The Attorney General in his view said there is no obligation on the central government to pay the GST compensation shortfall
The Attorney General has opined that there is no obligation on the central government to pay the GST compensation shortfall to states and the GST Council has to decide on ways to make good any shortfall, sources said.
After the GST Council’s meeting in March, the Centre had sought views from Attorney General K K Venugopal — who is the chief legal officer of the government — on the legality of market borrowing by the council to make good any shortfall in the compensation fund.
The AG in his view said there is no obligation on the central government to pay the GST compensation shortfall, according to the sources.
The AG also said the GST Council has to decide on making good the shortfall in the compensation fund by providing the sufficient amount to be credited to it.
The payment of GST compensation to states became an issue after revenues from imposition of cess started dwindling since August 2019 and the Centre had to dive in to the excess cess amount collected during 2017-18 and 2018-19.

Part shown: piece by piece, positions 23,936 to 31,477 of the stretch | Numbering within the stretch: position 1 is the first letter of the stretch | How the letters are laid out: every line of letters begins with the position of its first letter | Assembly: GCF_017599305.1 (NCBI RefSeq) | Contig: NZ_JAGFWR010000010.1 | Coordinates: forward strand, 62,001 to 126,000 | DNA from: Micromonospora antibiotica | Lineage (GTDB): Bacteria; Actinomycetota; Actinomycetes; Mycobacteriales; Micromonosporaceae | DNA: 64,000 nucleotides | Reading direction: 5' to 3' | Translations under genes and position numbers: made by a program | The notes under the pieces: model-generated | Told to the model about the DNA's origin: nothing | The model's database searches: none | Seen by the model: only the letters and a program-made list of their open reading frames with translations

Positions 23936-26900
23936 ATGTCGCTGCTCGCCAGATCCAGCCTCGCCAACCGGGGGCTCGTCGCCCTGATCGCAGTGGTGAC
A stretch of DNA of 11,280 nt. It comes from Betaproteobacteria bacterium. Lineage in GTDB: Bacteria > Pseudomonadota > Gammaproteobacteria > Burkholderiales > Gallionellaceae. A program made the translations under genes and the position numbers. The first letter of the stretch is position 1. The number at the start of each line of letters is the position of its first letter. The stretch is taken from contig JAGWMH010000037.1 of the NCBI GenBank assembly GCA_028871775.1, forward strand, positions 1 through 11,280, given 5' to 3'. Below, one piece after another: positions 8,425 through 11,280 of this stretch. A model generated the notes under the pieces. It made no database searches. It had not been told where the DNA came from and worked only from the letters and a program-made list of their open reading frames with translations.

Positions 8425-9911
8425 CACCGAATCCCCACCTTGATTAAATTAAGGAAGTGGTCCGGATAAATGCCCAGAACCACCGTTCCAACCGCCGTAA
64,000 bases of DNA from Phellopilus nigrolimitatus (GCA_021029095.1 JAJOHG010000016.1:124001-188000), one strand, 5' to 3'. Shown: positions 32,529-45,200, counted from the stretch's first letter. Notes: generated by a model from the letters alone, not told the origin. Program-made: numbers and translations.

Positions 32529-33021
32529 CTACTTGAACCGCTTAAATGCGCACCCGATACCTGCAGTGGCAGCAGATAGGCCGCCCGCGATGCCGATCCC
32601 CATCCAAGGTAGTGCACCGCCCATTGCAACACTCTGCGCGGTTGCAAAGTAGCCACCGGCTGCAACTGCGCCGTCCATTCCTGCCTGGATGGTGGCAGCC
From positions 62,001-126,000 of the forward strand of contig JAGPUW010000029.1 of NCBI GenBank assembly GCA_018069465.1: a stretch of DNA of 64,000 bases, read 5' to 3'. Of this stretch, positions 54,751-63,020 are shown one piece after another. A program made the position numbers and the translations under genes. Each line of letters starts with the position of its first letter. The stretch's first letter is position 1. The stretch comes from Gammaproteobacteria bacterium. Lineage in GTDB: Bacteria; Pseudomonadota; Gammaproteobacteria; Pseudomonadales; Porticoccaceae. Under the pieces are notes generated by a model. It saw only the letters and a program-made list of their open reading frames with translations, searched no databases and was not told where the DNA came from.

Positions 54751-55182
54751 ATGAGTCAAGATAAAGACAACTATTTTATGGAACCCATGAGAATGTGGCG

Under the Goods and Services Tax (GST) law, states were guaranteed to be compensated for any loss of revenue in the first five years of the GST implementation from July 1, 2017. The shortfall is calculated assuming a 14 per cent annual growth in GST collections by states over the base year of 2015-16.
The compensation is to be paid bi-monthly by the Centre to the states from cess collected.
Under the GST structure, taxes are levied under 5, 12, 18 and 28 per cent slabs. On top of the highest tax slab, a cess is levied on luxury, sin and demerit goods and the proceeds from the same are used to compensate states for any revenue loss.
The Centre had released over Rs 1.65 trillion in 2019-20 as GST compensation. However, the amount of cess collected during the year 2019-20 was Rs 95,444 crore.
The compensation payout amount was Rs 69,275 crore in 2018-19 and Rs 41,146 crore in 2017-18.
Sources said the Constitution provides for GST compensation to states for loss of revenue on account of GST implementation.
“However, there is no obligation under the Constitution or GST laws to make good the loss on account of natural disaster, COVID or economic slowdown etc because they are not related to implementation of GST,” a source said.
The GST Council has to decide how to meet the shortfall in such circumstances and not the central government, the source added.
While many states had demanded that compensation be paid from the Consolidated Fund of India (CFI), Parliament had in 2017 rejected an amendment which proposed to put an obligation on the central government to pay from CFI to meet the GST compensation shortfall.